Italy Suspends Mink Breeding – But Why Is Fur Farming Still Not Banned?
The Italian government has ordered the suspension of mink breeding on fur farms until the end of 2021 following reports of COVID-19 outbreaks at such facilities. The government also ordered all minks to be killed on one farm after an animal there tested positive for the novel coronavirus.
Suspending mink breeding is a step in the right direction, but it’s not enough. Gassing minks and suspending mink fur farm operations delay the inevitable and prolong cruelty. These deadly places must be shut down permanently.
Fur Farms Are Breeding Grounds for Disease
Around 7,000 minks a year are still imprisoned on Italy’s six remaining fur farms. Filthy fur farms packed with sick, stressed, and injured minks are breeding grounds for disease. The viruses that cause SARS and COVID-19 first infected humans who came into close contact with captive wildlife at live-animal markets – which represent a public health risk similar to that posed by fur farms.
As is the case at live-animal meat markets, on fur farms, minks and other animals are confined to cramped wire cages adjacent to one another before being killed. Diseases can easily spread through inhalation, urine, excrement, pus, and blood. Animals with infections, sores, and festering, open wounds caused by the wire flooring they stand on are a common sight.
Fur farmers and handlers are among those who most commonly suffer from the zoonotic bacterial disease tularaemia.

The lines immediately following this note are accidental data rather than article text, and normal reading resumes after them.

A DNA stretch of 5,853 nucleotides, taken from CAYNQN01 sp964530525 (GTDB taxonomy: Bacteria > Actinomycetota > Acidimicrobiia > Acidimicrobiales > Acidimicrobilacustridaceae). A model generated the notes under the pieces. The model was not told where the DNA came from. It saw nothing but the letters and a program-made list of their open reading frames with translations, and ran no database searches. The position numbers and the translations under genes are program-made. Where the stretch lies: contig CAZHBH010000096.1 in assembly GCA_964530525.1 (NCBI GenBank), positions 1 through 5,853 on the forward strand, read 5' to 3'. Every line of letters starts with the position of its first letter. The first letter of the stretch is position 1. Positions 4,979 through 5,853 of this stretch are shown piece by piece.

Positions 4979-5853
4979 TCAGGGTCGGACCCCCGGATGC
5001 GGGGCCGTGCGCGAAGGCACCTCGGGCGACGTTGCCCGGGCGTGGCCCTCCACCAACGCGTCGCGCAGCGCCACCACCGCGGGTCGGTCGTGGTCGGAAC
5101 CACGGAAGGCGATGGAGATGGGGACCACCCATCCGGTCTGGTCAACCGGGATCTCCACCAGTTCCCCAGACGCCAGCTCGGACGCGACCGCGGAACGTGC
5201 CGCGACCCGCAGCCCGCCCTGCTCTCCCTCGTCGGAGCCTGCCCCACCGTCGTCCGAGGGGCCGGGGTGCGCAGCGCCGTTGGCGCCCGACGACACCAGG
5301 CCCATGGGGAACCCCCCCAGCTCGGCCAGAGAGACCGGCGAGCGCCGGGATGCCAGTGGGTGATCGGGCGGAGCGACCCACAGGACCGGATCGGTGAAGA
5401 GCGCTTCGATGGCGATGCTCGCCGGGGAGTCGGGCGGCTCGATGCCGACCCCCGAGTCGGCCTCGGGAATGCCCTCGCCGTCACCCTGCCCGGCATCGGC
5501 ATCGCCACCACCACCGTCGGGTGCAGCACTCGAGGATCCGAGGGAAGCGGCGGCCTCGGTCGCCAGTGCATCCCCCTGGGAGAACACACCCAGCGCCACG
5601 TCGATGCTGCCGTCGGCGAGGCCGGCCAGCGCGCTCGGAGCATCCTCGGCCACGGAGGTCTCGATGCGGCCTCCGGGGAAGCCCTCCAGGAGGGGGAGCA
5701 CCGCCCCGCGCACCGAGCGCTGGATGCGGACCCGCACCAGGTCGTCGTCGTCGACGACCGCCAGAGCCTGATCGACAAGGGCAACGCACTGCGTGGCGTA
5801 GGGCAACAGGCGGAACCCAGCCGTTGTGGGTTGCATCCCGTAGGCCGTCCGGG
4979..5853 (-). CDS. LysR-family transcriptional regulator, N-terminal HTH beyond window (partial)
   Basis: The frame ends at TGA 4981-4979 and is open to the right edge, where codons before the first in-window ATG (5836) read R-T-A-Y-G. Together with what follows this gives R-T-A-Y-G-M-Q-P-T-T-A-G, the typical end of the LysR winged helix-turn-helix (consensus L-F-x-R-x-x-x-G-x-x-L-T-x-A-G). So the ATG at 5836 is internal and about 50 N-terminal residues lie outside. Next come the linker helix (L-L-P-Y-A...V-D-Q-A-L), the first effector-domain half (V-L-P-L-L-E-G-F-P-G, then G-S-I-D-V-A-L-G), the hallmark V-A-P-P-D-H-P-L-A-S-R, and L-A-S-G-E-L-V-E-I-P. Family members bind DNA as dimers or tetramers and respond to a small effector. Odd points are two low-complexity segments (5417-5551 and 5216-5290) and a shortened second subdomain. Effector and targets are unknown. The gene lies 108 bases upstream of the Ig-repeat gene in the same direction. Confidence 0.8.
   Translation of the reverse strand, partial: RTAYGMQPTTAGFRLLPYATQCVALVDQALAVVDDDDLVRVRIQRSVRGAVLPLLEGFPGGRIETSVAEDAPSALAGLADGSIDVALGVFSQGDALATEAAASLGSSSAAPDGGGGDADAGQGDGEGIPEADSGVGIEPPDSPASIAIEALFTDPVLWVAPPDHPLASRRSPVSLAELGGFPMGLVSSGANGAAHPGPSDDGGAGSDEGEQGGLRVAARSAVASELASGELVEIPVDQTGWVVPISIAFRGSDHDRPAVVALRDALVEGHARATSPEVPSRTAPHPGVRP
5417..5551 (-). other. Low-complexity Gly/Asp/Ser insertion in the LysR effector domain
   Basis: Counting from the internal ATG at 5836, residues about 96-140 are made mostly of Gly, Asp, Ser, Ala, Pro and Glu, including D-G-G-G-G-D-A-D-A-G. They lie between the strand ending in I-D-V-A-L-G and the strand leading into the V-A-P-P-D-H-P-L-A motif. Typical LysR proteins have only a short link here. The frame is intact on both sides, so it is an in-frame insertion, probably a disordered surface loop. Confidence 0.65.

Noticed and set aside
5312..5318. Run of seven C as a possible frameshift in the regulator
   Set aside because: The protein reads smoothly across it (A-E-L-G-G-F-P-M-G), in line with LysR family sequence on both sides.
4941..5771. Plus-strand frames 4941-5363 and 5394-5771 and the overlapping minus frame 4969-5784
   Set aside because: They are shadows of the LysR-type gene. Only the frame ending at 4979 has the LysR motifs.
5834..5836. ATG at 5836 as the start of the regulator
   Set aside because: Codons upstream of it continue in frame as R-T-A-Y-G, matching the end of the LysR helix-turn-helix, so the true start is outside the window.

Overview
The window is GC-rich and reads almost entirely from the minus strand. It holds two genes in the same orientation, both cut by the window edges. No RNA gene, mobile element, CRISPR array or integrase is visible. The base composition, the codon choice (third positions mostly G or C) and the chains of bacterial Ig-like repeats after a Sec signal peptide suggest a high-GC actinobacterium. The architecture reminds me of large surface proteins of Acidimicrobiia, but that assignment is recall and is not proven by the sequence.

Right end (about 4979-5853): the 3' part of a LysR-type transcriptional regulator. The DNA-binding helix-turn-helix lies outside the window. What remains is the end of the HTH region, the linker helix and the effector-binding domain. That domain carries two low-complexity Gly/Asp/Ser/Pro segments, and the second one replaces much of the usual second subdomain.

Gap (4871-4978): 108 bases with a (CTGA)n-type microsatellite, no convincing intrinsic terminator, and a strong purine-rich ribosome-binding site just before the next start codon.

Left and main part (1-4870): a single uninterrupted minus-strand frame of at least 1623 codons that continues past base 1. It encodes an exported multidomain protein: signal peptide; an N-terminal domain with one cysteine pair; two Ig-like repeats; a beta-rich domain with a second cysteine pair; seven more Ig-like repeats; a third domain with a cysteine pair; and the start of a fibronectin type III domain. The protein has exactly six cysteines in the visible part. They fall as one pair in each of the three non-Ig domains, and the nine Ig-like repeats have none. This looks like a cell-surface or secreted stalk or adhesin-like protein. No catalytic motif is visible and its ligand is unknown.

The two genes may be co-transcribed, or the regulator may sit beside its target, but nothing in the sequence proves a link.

Fur Farming Is Cruel
Humans have no right to imprison minks in barren cages for their entire lives. Unable to engage in natural behaviour, they often go mad from the confinement. Some even self-mutilate, chewing on their own legs or tails as a result of the constant psychological and physical torment.
At the end of their short, miserable lives, they’re poisoned, gassed, or drowned. They may even be skinned alive.
Jo-Anne McArthur / #MakeFurHistory
Italians Are Against Fur
Italians know that fur belongs in the history books, not in our wardrobes. Over the past 30 years, the number of fur farms in Italy decreased from 125 to six. Over 90% of the country’s population is against fur farming, and iconic Italian designer brands such as Armani, Gucci, Elisabetta Franchi, Prada, and Versace are all fur-free.
Last week, famed Italian model and actor Elisabetta Canalis expressed her support for PETA’s billboard campaign calling on Italy to help prevent the next pandemic by shutting down its fur farms completely.
What You Can Do for Minks
The fur industry was already dying before the novel coronavirus put what should be the final nail in its coffin. It’s time to shut the cruel industry down. Urge the Italian government to ban fur farming immediately: